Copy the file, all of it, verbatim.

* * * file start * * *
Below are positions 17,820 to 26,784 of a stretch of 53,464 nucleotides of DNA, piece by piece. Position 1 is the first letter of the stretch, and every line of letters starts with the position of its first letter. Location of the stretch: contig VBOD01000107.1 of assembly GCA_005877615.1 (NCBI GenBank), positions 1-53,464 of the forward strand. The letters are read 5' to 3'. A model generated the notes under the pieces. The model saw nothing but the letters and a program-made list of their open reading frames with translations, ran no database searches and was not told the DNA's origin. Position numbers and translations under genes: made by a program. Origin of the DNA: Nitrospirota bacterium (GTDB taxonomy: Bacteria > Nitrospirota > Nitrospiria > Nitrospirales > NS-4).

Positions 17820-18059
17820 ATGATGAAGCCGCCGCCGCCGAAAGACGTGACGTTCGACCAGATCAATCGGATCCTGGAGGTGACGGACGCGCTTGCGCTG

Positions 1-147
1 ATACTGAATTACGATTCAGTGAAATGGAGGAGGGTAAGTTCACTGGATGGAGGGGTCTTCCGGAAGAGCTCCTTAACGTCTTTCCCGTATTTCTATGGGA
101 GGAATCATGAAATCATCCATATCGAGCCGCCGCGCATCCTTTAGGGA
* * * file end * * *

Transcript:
Below are positions 17,820 to 26,784 of a stretch of 53,464 nucleotides of DNA, piece by piece. Position 1 is the first letter of the stretch, and every line of letters starts with the position of its first letter. Location of the stretch: contig VBOD01000107.1 of assembly GCA_005877615.1 (NCBI GenBank), positions 1-53,464 of the forward strand. The letters are read 5' to 3'. A model generated the notes under the pieces. The model saw nothing but the letters and a program-made list of their open reading frames with translations, ran no database searches and was not told the DNA's origin. Position numbers and translations under genes: made by a program. Origin of the DNA: Nitrospirota bacterium (GTDB taxonomy: Bacteria > Nitrospirota > Nitrospiria > Nitrospirales > NS-4).

Positions 17820-18059
17820 ATGATGAAGCCGCCGCCGCCGAAAGACGTGACGTTCGACCAGATCAATCGGATCCTGGAGGTGACGGACGCGCTTGCGCTG

Positions 1-147
1 ATACTGAATTACGATTCAGTGAAATGGAGGAGGGTAAGTTCACTGGATGGAGGGGTCTTCCGGAAGAGCTCCTTAACGTCTTTCCCGTATTTCTATGGGA
101 GGAATCATGAAATCATCCATATCGAGCCGCCGCGCATCCTTTAGGGA